continues only to a certain point. In practice, 0.80 percent carbon is required for
maximum hardness. When you increase the carbon content beyond 0.80 percent, there is no
increase in hardness, but there is an increase in wear resistance. This increase in wear
resistance is due to the formation of a substance called hard cementite.
When you alloy steel to
increase its hardness, the alloys make the carbon more effective in increasing hardness
and strength. Because of this, the carbon content required to produce maximum hardness is
lower than it is for plain carbon steels. Usually, alloy steels are superior to carbon
Carbon steels are usually
quenched in brine or water, and alloy steels are generally quenched in oil. When hardening
carbon steel, remember that you must cool the steel to below 1000°F in less than 1
second. When you add alloys to steel, the time limit for the temperature to drop below
1000°F increases above the l-second limit, and a slower quenching medium can produce the
Quenching produces extremely
high internal stresses in steel, and to relieve them, you can temper the steel just before
it becomes cold. The part is removed from the quenching bath at a temperature of about
200°F and allowed to air-cool. The temperature range from 200°F down to room temperature
is called the cracking range and you do not want the steel to pass through it.
Case hardening produces a hard, wear-resistant surface or case over a strong, tough
core. The principal forms of casehardening are carburizing, cyaniding, and nitriding. Only
ferrous metals are case-hardened.
Case hardening is ideal for
parts that require a wear-resistant surface and must be tough enough internally to
withstand heavy loading. The steels best suited for case hardening are the low-carbon and
low-alloy series. When high-carbon steels are case-hardened, the hardness penetrates the
core and causes brittleness. In case hardening, you change the surface of the metal
chemically by introducing a high carbide or nitride content. The core remains chemically
unaffected. When heat-treated, the high-carbon surface responds to hard-ening, and the
is a case-harden-ing process by which carbon is added to the surface of low-carbon steel.
This results in a carburized steel that has a high-carbon surface and a low-carbon
When the carburized steel is
heat-treated, the case be-comes hardened and the core remains soft and tough.
Two methods are used for
carburizing steel. One method consists of heating the steel in a furnace con-taining a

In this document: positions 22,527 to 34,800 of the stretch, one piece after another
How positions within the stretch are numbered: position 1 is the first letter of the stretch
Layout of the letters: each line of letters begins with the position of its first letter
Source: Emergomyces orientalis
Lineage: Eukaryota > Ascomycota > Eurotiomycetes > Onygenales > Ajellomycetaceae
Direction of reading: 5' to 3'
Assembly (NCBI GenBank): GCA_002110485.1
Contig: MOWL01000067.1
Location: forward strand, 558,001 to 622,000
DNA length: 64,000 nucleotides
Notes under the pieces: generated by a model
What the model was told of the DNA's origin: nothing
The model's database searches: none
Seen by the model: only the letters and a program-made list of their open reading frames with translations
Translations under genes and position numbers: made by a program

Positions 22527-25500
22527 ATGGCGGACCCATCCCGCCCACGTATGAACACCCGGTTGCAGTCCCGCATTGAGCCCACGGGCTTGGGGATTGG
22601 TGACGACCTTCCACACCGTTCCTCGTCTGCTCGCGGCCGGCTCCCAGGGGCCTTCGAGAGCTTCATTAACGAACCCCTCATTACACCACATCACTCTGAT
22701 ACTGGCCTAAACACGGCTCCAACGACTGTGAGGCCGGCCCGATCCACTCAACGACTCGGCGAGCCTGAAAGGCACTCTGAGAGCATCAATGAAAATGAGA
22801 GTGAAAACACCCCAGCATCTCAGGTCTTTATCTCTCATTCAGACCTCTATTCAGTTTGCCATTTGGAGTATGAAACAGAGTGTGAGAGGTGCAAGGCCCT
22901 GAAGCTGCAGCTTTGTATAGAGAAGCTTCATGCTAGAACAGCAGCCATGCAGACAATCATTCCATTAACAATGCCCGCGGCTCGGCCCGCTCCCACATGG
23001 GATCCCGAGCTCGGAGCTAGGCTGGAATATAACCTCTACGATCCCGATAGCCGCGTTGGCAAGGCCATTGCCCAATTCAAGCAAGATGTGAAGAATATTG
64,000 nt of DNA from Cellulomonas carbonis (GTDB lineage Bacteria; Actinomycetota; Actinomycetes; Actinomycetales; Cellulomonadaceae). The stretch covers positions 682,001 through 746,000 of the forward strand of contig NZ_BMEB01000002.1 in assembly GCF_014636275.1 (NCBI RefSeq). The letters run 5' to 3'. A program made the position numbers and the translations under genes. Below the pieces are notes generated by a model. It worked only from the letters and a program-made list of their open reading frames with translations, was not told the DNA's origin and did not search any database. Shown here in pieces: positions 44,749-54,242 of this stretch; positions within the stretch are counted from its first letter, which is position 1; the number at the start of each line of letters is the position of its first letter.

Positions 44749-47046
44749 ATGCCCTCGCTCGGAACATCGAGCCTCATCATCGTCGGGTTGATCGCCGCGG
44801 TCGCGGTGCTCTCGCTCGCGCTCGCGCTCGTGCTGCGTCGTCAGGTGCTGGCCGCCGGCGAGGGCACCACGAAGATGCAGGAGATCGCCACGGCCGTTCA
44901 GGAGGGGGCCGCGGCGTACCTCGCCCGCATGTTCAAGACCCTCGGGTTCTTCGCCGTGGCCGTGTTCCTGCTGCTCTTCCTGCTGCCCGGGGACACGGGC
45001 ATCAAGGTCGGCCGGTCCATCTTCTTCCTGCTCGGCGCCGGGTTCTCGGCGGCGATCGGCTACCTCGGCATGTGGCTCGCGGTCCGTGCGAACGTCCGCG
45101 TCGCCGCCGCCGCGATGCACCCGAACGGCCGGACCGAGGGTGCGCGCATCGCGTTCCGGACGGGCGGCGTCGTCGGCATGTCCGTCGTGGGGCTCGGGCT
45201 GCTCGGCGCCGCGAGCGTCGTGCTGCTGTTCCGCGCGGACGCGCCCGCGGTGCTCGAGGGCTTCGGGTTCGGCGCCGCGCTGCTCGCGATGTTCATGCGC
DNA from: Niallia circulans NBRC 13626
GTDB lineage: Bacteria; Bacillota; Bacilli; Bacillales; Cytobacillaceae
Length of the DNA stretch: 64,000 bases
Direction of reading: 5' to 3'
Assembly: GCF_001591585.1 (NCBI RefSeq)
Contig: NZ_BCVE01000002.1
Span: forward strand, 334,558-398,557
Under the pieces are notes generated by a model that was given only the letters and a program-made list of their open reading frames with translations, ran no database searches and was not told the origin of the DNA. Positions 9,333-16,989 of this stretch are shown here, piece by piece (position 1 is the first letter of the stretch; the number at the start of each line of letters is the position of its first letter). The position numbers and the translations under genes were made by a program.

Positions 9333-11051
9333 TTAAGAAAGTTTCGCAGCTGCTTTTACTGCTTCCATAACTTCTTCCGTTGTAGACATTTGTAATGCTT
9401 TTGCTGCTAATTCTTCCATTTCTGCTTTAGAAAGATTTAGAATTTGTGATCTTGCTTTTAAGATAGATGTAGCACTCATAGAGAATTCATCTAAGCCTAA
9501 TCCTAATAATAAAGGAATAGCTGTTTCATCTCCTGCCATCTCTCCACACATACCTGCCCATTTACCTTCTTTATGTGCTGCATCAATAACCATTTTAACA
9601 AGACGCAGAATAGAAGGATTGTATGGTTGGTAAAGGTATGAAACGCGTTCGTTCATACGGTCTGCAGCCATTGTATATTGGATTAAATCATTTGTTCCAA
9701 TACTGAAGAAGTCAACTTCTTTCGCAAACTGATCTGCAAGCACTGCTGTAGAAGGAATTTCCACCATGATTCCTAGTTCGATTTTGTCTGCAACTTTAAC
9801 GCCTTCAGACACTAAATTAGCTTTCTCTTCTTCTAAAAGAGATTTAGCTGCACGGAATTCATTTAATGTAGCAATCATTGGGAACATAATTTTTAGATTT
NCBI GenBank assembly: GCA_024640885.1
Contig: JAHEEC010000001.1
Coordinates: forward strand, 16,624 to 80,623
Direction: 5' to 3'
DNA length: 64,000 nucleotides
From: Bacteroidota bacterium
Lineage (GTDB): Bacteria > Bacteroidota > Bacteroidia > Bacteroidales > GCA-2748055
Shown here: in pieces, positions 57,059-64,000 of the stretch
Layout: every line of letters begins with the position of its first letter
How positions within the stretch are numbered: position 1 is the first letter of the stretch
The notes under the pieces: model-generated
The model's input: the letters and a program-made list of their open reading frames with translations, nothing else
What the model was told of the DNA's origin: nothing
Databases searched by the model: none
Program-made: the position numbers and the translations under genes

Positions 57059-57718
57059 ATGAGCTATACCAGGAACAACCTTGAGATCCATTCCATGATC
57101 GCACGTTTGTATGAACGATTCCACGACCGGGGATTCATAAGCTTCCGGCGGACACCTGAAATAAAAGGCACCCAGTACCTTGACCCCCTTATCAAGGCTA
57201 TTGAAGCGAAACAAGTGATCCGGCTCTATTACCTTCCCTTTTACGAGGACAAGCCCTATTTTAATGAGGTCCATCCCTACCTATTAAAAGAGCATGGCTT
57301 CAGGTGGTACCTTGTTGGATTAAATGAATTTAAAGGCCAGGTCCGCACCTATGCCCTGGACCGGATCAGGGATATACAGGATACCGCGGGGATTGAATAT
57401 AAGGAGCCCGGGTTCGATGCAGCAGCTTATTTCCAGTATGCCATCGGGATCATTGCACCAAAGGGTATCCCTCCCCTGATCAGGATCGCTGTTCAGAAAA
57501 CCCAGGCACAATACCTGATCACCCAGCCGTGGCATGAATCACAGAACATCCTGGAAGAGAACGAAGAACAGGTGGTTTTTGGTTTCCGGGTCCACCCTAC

carbon monoxide atmosphere. The other method has the steel placed in a container packed
with charcoal or some other carbon-rich material and then heated in a furnace. To cool the
parts, you can leave the container in the furnace to cool or remove it and let it air
cool. In both cases, the parts become annealed during the slow cooling. The depth of the
carbon penetration depends on the length of the soaking period. With to-days
methods, carburizing is almost exclusively done by gas atmospheres.
process is a type of case hardening that is fast and efficient. Preheated steel is dipped
into a heated cyanide bath and allowed to soak. Upon removal, it is quenched and then
rinsed to remove any residual cyanide. This process produces a thin, hard shell that is
harder than the one produced by carburizing and can be completed in 20 to 30 minutes vice
several hours. The major drawback is that cyanide salts are a deadly poison.
case-hardening method pro-duces the hardest surface of any of the hardening processes. It
differs from the other methods in that the individual parts have been heat-treated and
tempered before nitriding. The parts are then heated in a furnace that has an ammonia gas
atmosphere. No quenching is required so there is no worry about warping or other types of
distortion. This process is used to case harden items, such as gears, cylinder sleeves,
camshafts and other engine parts, that need to be wear resistant and operate in high-heat
Flame hardening is another procedure that is used to harden the surface of metal parts.
When you use an oxyacetylene flame, a thin layer at the surface of the part is rapidly
heated to its critical temperature and then immediately quenched by a combination of a
water spray and the cold base metal. This process produces a thin, hardened surface, and
at the same time, the internal parts retain their original properties. Whether the process
is manual or mechanical, a close watch must be maintained, since the torches heat the
metal rapidly and the temperatures are usually determined visually.
|Flame hardening may be either
manual or automatic. Automatic equipment produces uniform results and is more desirable.
Most automatic machines have vari-able travel speeds and can be adapted to parts of
various sizes and shapes. The size and shape of the torch de-pends on the part. The torch
consists of a mixing head, straight extension tube, 90-degree extension head, an
adjustable yoke, and a water-cooled tip. Practically any shape or size flame-hardening tip
is available (fig. 2-1). Tips are produced that can be used for hardening flats, rounds,
gears, cams, cylinders, and other regular or irregular shapes.
In hardening localized areas,
you should heat the metal with a standard hand-held welding torch. Adjust the torch flame
to neutral for normal heating; however, in corners and grooves, use a slightly oxidizing